Spring Break and Children by childgrower A. Woz.

For now, it is off to spring break with the kids to see the Grand Canyon and other westward wonders! Travel is a wonderful teacher and we are looking forward to the road trip.

As a child our family took one vacation (ever) to see relatives in Kansas and I have fond memories of the long drive and the silly things that happened. We took Grandma and Grandpa with us and had to borrow a friend’s station wagon as ours was not road worthy. On the trip out I fell asleep and woke to find Grandpa had drawn on my leg a funny little character in blue ink. It grinned at me when I woke from a nap and Grandpa joked about it all the way to Topeka.

And I won’t forget that my younger sister was potty training and we had the potty chair set up in the way-back and she used it during the drive!  Those were the days before seat belts and such! I recall my giddiness on the last leg of the trip, when my dad allowed me to drive the final stretch on the back roads and park the beast in our driveway where after just one short trip to another state I found our home to be more comfortable and our town to be so much smaller than I remembered. I was almost 13 and honored that Dad allowed me behind the wheel. As it turns out, it had nothing to do with allowing me to learn, but more that he had driven most of the trip out and back- and was exhausted!

Our children have already been on an airplane several times and are bored with the flying part (incredible!) They are potty trained, no where near driving age, and Grandparents live far away. The schools close for the week to welcome the spring weather, “coincidentally” allowing time for some to fully partake in religious celebration and tradition. Over the break some children will travel the roads of our great country and some will stay home or go to camp while mom and dad go in to work.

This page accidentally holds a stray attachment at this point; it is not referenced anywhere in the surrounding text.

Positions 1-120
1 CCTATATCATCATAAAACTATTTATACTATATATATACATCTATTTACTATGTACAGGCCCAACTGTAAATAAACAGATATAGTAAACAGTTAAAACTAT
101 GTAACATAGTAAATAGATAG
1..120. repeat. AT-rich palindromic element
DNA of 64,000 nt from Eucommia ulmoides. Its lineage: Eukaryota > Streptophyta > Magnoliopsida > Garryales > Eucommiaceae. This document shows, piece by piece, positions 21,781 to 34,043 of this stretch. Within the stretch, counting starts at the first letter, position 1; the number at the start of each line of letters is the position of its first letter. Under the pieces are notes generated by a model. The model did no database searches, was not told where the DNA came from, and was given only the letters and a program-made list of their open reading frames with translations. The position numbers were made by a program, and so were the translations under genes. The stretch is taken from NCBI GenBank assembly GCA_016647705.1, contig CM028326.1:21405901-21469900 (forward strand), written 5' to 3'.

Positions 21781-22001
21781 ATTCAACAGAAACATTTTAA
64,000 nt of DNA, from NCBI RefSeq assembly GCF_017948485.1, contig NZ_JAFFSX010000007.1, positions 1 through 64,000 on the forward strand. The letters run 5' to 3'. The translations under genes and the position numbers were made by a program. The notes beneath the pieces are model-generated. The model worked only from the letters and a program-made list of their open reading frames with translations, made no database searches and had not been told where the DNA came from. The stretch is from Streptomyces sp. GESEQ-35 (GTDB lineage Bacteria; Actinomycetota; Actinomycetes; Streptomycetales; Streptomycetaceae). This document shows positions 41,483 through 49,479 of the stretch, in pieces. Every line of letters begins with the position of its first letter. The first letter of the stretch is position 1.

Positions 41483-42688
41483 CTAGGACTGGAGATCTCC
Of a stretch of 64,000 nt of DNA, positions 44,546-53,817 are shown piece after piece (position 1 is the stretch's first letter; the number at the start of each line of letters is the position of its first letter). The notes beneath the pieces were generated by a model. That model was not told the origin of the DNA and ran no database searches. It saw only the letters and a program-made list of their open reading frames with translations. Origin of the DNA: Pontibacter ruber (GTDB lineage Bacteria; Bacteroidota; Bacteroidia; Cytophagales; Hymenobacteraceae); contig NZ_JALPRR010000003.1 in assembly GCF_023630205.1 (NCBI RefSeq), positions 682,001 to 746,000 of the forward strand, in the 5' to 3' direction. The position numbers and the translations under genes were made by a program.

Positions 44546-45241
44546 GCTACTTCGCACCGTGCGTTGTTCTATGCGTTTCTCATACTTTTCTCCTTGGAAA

Some things have changed, some haven’t. Some things I don’t want to go back to and some things I’d love to resurrect. Thankfully,  it’s not my job to put the world in any order but instead, like most responsible parents I guess, I will diligently focus on managing the little things of school, community, the inside of our own home.  Mostly, my husband and I will always be learning the best and worst about ourselves through the raising of our children and we promise to slow down and embrace the meaningful moments as they are revealed.

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House Rules by ChildGrower A. Woz.

This post is adapted from an online forum discussion at www.EmpoweringParents.com where Woz blogs.

A parent with children who argue with him on most matters,  posted a forum question asking for some general house rules.  He needed firm boundaries to stop the constant badgering and wanted to set clear expectations about appropriate communication because his daughter was picking up some bad habits from big brother.  (son 10, daughter 6)

When writing your house rules, start with simple broad rules that establish respectful discussion and safety.

Say Yes when you can.

—My son asks for a cookie. Instead of saying, “No, it is dinner time.” I say, “Yes, after dinner.”  The positive spin allows parents to say yes more often while establishing the authority over the current circumstances.

No means no.